The search for faith is a strong theme in the book. The book explores the possibility that randomness controls our existence as well as exploring the theories of chaos vs. order. I loved the symbolism connected to the Praying Mantis that was woven throughout the novel. The Mantis appeared to me to symbolize hope and of stillness, the reminder to listen to the small voice within and you will eventually find the answers you are looking for .

*FYI: There are some graphic scenes related to violence, sex and language. Peronally, I did not find it offensive as it went along with the characters, the style of writing and the storyline. Keep this in mind, if you are sensitive to this style of writing.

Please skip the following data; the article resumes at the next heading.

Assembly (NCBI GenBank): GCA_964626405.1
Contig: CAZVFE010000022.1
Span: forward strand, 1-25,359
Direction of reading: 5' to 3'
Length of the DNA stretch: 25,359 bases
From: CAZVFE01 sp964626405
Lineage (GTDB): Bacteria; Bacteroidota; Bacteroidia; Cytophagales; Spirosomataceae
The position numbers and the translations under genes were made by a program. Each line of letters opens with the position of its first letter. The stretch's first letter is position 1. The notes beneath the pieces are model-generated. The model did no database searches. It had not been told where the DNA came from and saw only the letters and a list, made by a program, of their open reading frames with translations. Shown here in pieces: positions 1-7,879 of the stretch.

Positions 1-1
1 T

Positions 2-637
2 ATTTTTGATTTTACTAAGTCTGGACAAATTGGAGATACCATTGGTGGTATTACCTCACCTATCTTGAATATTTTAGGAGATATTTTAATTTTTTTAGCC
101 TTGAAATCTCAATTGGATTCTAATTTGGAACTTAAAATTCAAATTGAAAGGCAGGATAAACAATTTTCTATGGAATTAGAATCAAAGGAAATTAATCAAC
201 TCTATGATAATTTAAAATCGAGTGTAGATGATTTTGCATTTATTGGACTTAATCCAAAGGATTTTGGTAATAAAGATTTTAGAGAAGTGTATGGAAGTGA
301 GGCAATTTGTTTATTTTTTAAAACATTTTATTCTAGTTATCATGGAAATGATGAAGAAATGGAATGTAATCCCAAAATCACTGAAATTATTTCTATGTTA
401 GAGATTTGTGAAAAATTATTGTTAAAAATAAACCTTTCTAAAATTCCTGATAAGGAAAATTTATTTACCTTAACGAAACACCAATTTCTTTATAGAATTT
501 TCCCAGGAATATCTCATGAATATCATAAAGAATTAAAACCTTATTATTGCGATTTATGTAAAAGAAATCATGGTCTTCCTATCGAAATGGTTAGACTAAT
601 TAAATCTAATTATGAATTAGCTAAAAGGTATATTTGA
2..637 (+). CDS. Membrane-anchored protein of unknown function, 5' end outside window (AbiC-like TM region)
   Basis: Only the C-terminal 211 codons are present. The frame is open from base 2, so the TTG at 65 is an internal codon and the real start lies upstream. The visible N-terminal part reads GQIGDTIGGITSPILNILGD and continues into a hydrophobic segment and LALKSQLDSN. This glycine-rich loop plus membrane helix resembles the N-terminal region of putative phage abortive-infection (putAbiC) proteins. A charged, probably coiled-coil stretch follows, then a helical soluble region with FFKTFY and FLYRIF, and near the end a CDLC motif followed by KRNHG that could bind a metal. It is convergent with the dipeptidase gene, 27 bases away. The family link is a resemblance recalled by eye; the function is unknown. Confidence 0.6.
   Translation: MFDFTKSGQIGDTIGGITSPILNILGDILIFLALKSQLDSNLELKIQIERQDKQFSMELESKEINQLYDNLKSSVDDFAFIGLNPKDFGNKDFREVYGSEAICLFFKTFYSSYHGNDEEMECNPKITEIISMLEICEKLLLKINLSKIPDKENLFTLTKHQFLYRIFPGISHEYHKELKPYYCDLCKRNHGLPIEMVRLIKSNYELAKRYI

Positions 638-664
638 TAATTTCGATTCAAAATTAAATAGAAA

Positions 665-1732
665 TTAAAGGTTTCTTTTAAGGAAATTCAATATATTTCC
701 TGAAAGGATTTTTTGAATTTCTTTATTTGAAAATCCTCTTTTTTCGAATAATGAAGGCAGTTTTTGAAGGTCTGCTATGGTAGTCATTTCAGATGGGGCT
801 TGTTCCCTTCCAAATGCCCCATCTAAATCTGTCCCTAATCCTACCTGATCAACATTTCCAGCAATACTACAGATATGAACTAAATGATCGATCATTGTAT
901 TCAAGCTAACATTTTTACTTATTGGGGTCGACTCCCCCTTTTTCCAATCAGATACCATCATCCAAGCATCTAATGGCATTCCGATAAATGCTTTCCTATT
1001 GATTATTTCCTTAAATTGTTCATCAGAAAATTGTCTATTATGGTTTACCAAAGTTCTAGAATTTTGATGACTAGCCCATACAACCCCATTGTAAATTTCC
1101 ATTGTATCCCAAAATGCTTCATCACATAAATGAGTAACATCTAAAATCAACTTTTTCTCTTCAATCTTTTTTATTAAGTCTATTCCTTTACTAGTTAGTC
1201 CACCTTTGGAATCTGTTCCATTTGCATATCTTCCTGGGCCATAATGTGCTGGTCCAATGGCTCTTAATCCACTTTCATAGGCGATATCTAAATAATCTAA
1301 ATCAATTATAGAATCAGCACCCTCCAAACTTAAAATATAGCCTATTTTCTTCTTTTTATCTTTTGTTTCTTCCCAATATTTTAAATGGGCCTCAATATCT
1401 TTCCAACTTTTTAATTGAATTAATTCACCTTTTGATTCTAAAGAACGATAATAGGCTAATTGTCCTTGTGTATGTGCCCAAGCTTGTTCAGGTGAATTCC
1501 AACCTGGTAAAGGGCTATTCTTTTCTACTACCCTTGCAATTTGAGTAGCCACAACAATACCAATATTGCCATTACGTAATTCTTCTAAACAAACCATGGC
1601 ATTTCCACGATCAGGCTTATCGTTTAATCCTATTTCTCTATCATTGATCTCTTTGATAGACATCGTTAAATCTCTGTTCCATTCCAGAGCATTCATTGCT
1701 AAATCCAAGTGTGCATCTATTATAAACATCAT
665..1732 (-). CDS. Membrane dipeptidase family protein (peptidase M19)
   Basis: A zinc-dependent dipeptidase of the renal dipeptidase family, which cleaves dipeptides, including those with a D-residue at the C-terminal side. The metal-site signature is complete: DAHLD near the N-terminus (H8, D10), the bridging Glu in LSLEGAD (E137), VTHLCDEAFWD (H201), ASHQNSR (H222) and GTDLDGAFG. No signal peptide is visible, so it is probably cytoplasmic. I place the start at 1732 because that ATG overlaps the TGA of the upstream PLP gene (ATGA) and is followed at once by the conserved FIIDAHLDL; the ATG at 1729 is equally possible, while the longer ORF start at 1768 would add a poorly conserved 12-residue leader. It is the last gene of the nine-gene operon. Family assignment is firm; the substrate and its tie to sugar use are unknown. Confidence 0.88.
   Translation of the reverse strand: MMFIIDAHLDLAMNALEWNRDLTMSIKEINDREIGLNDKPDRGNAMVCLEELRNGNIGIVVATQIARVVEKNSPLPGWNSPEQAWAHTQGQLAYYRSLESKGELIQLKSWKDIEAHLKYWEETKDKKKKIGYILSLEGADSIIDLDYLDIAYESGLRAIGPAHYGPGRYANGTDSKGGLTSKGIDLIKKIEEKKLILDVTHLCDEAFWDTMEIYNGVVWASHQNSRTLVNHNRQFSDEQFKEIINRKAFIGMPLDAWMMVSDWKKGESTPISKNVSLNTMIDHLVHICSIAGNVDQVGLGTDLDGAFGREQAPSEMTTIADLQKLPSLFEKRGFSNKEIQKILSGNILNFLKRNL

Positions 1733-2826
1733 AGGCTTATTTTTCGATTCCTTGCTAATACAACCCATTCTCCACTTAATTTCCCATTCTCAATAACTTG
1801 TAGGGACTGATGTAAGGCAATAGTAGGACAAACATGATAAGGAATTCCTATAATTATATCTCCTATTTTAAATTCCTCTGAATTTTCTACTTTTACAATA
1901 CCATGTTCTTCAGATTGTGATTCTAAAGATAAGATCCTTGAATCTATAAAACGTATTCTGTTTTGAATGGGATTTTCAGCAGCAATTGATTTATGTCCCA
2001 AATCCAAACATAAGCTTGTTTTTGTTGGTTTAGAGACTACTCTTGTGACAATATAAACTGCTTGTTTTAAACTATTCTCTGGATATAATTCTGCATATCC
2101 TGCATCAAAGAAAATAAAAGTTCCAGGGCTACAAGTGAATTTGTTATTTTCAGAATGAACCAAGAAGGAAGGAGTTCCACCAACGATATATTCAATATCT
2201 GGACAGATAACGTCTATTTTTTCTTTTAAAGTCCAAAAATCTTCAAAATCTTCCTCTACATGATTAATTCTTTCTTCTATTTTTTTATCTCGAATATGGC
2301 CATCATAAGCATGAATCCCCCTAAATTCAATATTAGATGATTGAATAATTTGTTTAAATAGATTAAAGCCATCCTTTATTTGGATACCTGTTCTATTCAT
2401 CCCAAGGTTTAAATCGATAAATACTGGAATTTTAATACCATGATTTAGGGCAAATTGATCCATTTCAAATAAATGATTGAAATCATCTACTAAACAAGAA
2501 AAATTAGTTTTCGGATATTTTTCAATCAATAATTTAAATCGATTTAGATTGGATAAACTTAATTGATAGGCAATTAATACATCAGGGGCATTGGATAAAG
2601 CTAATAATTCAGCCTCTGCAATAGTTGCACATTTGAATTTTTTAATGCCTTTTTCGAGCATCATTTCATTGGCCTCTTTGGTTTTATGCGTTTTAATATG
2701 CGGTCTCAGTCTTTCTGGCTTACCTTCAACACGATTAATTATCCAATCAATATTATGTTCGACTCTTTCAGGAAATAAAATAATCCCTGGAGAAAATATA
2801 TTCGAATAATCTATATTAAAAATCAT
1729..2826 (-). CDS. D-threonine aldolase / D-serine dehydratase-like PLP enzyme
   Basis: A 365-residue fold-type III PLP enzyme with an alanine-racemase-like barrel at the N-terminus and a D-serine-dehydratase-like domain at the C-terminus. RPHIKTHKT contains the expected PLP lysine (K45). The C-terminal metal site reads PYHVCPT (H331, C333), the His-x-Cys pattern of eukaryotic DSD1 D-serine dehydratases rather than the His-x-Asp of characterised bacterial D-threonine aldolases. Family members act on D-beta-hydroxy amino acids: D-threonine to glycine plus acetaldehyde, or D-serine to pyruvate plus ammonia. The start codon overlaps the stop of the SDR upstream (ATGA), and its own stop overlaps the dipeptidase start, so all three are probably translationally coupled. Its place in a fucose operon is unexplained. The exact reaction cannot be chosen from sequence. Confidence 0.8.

Here are a few things to supplement your reading experience of this book:

* I want to thank Book Club Girl for sending me this beautiful, Signed First Edition copy of The Hour I First Believed. I will treasure this special copy.


  1. Great review, Bonnie. It's definitely on my TBR list!

  2. This sounds like a very good book!

  3. I am still reading this book, but I hope to finish it soon.

  4. Great review Bonnie! I have his new book on my shelf to read. I hope to get to it soon.

  5. Wow, this book sounds awesome! I've seen it on a few professional book review lists, but I don't put much stock in those. I like reading real reviews, and this one convinced me to look for this book.

    Kim (Sophisticated Dorkiness)